Limited increases in savanna carbon stocks over decades of fire suppression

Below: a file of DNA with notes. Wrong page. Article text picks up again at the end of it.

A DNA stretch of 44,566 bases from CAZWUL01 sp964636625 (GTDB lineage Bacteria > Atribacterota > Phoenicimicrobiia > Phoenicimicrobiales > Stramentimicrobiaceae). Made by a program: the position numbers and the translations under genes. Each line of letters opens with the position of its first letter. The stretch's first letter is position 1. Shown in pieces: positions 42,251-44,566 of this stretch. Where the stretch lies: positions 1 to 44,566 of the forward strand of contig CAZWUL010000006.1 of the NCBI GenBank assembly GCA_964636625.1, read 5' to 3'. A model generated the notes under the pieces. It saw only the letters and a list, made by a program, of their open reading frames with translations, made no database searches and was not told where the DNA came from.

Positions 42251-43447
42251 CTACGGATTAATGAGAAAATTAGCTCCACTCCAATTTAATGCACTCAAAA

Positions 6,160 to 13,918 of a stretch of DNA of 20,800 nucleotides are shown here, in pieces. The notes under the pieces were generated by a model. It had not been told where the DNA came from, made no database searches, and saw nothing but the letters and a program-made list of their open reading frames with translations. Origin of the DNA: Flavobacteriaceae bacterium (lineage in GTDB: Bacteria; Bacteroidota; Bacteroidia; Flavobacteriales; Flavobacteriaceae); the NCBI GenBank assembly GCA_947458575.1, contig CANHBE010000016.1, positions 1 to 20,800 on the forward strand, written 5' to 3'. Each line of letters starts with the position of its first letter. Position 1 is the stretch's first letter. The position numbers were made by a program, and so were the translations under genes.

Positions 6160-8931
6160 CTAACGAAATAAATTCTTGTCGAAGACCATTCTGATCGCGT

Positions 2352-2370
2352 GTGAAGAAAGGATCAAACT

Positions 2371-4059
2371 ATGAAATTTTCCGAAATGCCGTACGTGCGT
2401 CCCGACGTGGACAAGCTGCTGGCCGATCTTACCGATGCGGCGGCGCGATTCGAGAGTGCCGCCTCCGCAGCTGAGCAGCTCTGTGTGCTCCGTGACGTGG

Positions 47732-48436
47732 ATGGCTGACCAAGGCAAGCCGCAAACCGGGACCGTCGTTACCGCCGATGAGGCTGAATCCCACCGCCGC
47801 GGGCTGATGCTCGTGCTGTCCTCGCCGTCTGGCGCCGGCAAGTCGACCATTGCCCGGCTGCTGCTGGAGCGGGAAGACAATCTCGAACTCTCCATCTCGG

Savannas cover a fifth of the land surface and contribute a third of terrestrial net primary production, accounting for three-quarters of global area burned and more than half of global fire-driven carbon emissions1,2,3. Fire suppression and afforestation have been proposed as tools to increase carbon sequestration in these ecosystems2,4. A robust quantification of whole-ecosystem carbon storage in savannas is lacking however, especially under altered fire regimes. Here we provide one of the first direct estimates of whole-ecosystem carbon response to more than 60 years of fire exclusion in a mesic African savanna. We found that fire suppression increased whole-ecosystem carbon storage by only 35.4 ± 12% (mean ± standard error), even though tree cover increased by 78.9 ± 29.3%, corresponding to total gains of 23.0 ± 6.1 Mg C ha−1 at an average of about 0.35 ± 0.09 Mg C ha−1 year−1, more than an order of magnitude lower than previously assumed4. Frequently burned savannas had substantial belowground carbon, especially in biomass and deep soils. These belowground reservoirs are not fully considered in afforestation or fire-suppression schemes but may mean that the decadal sequestration potential of savannas is negligible, especially weighed against concomitant losses of biodiversity and function.
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